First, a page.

The FDIC announced the results of a two-year pilot program designed to help banks offer alternatives to payday loans that would be "safe, affordable and feasible." Under the test program, the FDIC worked with participating banks to help them offer loans of up to $2,500 at maximum interest rates of 36% -- instead of the 400% offered by some payday lenders. The FDIC hopes that banks will adopt the program on a widespread scale offering a viable alternative to payday loans for those individuals seeking emergency credit. But there are few obstacles in the way of convincing traditional banks that the program targeting low-income individuals is worth the risk:
- It may not be profitable for traditional banks to offer payday loan alternatives considering the risk they will take by lending to low-income individuals who are already financially unstable.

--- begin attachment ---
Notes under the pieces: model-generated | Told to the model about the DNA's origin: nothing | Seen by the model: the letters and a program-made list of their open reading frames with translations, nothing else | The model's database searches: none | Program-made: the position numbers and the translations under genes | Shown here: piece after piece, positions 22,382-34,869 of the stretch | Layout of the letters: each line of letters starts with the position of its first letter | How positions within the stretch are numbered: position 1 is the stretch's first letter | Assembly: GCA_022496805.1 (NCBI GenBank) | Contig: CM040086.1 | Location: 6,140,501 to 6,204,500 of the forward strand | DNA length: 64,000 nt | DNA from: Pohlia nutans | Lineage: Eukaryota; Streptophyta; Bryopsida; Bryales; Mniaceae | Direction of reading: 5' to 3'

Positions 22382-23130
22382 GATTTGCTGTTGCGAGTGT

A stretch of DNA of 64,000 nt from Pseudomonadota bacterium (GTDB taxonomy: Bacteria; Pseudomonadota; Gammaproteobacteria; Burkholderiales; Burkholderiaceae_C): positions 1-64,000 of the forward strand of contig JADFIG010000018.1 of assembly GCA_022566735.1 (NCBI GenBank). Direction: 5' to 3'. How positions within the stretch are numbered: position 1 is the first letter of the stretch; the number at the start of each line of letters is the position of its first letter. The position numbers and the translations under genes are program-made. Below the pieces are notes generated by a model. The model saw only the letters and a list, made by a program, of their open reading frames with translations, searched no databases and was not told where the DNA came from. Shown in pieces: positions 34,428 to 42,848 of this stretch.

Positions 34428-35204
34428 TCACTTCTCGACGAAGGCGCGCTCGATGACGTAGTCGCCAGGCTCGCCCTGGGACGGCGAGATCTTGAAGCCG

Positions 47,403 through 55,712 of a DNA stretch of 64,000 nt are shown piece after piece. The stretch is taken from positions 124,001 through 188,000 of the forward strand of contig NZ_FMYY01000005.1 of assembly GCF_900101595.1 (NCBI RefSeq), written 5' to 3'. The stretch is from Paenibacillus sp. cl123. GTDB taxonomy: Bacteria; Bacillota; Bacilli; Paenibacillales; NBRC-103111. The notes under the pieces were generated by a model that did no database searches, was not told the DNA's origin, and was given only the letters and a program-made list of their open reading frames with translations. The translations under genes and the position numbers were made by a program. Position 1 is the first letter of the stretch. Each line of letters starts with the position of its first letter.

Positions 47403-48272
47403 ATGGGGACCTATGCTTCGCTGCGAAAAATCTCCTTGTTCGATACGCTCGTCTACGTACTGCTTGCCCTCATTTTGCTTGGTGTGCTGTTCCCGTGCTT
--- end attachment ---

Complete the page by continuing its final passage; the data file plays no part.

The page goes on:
- Many low-income individuals probably won't qualify for the program or may feel discouraged from even applying because the program requires that borrowers provide proof of identity, address, income and complete a mandatory financial education course. On the other hand, most payday lenders only require that the borrower provide their bank account information and/or a paystub.
- Also, many consumers who use payday loans are attracted to the instant access to cash they get when they go to payday lenders. The FDIC pilot program only gives loan approval within 24 hours which is often not quick enough for borrowers facing pressing financial crises that must be addressed immediately.
- And finally, many banks have already tried similar programs in the past and have given up completely on serving these low-income communities which is one of the reasons why the payday lending industry has been successful.